Further, we are carrying out psychometric measurement via surveys to understand which characteristics make workers more likely to take up training and formal factory employment, which predict long-term career success. In an industry that is characterised by high levels of attrition it becomes crucial for the firm to find ways to identify workers that are likely to stay beyond the first six months in order to allocate recruitment and training resources efficiently. Even for workers, this high turnover indicates that perhaps some workers would have been better off not taking up training and employment in this particular industry and their place in the training centre and firm could have better served a different candidate.
For both reasons, better targeting and selection of candidates is crucial for the sustainability and efficient scaling of these skilling endeavours especially if we are to leverage the incentives of the private sector to amplify government resources and efforts. In addition to measuring and analysing personality traits that predict take-up of skilling and employment and long-term success in the labour force, we are also introducing treatments to ensure workers are fully informed about the job and work environment, and self-selection mechanisms to reveal workers true degree of interest in the opportunity.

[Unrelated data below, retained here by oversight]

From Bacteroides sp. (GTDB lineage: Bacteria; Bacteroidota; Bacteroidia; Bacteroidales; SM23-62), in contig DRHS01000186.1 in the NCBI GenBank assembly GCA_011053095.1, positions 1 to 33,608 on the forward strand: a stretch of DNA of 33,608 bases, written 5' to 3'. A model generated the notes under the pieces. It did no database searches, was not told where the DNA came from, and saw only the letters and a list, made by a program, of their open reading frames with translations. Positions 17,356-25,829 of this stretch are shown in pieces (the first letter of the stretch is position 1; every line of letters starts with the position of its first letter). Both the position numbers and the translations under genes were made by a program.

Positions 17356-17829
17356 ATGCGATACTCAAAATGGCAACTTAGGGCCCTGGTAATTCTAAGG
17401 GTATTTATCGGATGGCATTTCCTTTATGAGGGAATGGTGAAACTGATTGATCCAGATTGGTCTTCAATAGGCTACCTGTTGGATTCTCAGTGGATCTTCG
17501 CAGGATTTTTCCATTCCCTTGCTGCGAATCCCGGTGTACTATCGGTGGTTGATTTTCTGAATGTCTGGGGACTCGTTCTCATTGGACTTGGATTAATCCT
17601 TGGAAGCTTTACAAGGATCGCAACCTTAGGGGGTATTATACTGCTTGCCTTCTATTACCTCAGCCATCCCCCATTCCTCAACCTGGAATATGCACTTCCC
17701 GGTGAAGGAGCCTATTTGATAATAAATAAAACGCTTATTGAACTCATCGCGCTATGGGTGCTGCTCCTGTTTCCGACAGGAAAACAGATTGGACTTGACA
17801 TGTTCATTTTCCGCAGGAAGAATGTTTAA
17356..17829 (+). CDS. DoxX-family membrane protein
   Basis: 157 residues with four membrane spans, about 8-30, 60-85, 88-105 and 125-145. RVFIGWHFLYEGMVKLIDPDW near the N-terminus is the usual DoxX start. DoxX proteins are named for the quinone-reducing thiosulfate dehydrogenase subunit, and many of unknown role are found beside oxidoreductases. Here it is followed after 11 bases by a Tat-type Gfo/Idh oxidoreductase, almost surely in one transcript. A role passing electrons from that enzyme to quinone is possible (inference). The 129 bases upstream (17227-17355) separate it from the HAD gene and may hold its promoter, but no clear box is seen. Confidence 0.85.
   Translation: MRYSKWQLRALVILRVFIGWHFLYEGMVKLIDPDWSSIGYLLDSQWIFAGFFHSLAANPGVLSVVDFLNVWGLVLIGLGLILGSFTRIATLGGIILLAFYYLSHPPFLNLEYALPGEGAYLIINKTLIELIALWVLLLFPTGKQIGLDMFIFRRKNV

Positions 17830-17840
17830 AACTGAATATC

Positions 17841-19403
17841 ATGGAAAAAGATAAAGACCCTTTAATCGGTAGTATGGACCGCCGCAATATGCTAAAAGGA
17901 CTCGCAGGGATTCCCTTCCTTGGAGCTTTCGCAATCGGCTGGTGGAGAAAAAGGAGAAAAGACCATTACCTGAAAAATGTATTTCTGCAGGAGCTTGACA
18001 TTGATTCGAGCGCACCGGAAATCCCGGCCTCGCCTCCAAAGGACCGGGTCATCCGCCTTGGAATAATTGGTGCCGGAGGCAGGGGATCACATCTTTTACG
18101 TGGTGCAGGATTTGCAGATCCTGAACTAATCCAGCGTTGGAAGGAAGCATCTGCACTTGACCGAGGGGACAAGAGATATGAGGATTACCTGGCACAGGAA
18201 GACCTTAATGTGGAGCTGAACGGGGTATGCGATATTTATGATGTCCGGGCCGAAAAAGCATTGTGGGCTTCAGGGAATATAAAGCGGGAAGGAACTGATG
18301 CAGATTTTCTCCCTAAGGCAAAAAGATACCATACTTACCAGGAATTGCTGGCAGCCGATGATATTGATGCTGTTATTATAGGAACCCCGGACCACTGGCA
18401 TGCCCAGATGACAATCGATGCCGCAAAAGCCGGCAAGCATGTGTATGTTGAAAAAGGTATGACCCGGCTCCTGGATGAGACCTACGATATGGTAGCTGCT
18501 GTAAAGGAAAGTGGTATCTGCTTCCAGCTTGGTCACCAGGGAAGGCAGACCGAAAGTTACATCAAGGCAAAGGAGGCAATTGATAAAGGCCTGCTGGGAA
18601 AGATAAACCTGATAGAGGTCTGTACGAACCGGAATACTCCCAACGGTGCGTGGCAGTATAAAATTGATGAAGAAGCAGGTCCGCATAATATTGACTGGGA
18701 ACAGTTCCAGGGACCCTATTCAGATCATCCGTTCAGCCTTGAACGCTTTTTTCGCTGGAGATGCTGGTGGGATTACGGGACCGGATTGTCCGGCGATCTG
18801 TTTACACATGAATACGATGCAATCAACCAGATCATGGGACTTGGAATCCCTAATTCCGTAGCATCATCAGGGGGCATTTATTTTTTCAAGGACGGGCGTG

We hope to measure how providing targeted access to skilling and employment to women from low-income and marginalised households can generate both economic and social mobility for India’s idle female workforce and meaningful growth for firms. Ultimately, from the perspective of the new female labour force entrants and the households and communities they represent, we want to see how providing skilling and formal employment to a large proportion of rural women affects household gender norms and female bargaining power over consumption and expenditure. Currently, the baseline survey for this experiment is being rolled out among 1,300 households across 20 taluks1 in Karnataka and Andhra Pradesh.